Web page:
Center for Arizona Policy's Theory on Prop. 204: It Creates a $100 Million Abortion Fund

Proposition 204, also known as the "Quality Education and Jobs Act," is a sales-tax measure that would keep the tax at the same level as the temporary increase voters approved in 2010.

A common criticism is that the ballot language doesn't describe exactly where the expected $1 billion in revenue goes, but the right-wing lobbying organization Center for Arizona Policy thinks it has things figured out -- it creates a $100 million "slush fund" that probably could all be used to fund abortions.

This theory CAP has cooked up is more like a conspiracy theory, since abortion is mentioned precisely zero times in the measure's language.

Here's part of the explanation from CAP:

Center for Arizona Policy and Arizona Right to Life announced opposition to Proposition 204 today due to vague and ill-defined language contained in the proposition that could allow up to $100 million of taxpayer dollars to be given to abortion providers annually.

While the proposition has been billed as an education measure, it creates a $100 million slush fund that a governor could allocate for "family stability" and "basic needs" that "lead to family stability". These terms are not clearly defined in the proposition, leaving the door open for chief executives to use this section to funnel monies to abortion providers.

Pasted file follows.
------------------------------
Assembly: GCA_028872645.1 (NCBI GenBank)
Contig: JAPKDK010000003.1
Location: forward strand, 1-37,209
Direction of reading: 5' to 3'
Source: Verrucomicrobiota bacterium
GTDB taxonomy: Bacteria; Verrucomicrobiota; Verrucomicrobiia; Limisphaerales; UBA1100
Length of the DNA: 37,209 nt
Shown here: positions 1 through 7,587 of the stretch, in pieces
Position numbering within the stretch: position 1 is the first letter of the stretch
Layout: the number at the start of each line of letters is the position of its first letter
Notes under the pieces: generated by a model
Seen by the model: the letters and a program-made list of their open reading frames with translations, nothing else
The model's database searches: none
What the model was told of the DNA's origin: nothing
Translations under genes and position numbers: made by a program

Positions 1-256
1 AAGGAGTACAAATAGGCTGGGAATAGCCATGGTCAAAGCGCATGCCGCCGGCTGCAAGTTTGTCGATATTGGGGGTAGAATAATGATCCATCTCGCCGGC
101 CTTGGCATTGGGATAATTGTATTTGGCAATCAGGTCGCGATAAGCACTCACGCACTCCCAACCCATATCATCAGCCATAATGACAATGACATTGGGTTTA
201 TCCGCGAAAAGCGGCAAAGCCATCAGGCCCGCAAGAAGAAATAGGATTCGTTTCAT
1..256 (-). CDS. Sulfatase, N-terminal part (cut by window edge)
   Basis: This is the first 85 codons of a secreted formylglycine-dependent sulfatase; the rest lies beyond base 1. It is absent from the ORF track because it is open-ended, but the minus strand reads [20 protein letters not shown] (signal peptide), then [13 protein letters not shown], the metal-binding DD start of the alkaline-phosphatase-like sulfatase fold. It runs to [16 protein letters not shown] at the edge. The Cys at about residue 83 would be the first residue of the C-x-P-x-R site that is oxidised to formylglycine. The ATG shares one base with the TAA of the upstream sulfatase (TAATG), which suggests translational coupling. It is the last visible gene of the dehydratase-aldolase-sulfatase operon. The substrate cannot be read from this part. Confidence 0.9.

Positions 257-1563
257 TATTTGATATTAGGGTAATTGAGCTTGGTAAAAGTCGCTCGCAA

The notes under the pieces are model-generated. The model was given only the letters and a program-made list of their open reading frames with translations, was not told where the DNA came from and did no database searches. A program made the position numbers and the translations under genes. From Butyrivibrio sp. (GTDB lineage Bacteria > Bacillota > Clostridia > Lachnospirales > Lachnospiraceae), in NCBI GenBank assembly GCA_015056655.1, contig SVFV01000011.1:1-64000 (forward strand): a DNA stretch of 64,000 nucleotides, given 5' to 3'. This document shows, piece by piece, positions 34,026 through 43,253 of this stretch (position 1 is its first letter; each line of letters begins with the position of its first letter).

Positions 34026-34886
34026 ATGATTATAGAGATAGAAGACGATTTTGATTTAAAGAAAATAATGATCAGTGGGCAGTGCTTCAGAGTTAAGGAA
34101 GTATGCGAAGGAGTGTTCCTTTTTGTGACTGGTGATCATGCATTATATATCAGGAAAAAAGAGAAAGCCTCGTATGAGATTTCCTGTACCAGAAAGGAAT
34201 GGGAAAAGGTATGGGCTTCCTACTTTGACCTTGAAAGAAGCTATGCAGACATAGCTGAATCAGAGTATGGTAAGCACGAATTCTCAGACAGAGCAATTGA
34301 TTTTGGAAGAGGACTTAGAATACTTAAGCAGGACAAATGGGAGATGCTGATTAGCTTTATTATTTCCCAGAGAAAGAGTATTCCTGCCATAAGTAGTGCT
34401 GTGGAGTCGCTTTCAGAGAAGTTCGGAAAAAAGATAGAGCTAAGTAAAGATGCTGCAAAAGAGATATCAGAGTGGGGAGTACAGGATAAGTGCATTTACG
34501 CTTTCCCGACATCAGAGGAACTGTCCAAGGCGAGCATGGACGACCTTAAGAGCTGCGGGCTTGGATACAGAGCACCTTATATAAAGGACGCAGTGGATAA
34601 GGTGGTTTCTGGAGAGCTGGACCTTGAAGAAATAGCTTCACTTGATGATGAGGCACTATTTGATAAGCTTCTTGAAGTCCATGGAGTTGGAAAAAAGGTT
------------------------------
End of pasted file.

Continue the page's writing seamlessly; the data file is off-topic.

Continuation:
An estimated $100 million taken in by this tax would be allocated to a "family stability and self-sufficiency fund," which would be used to "provide services for the basic needs of children, families, and vulnerable adults whose household income is less than two hundred percent of the federal poverty level."

According to CAP, "basic needs" could be one giant abortion fund, but the ballot language makes no such statement.

To see an even less-specific complaint about the proposition, here's CAP president Cathi Herrod:

A sampling of pros and cons on Prop. 204 that have a foundation in reality can be found here.

We use cookies to collect and analyze information on site performance and usage, and to enhance and customize content and advertisements. By clicking 'X' or continuing to use the site, you agree to allow cookies to be placed. To find out more, visit our cookies policy and our privacy policy.


Join the New Times community and help support independent local journalism in Phoenix.


Join the New Times community and help support independent local journalism in Phoenix.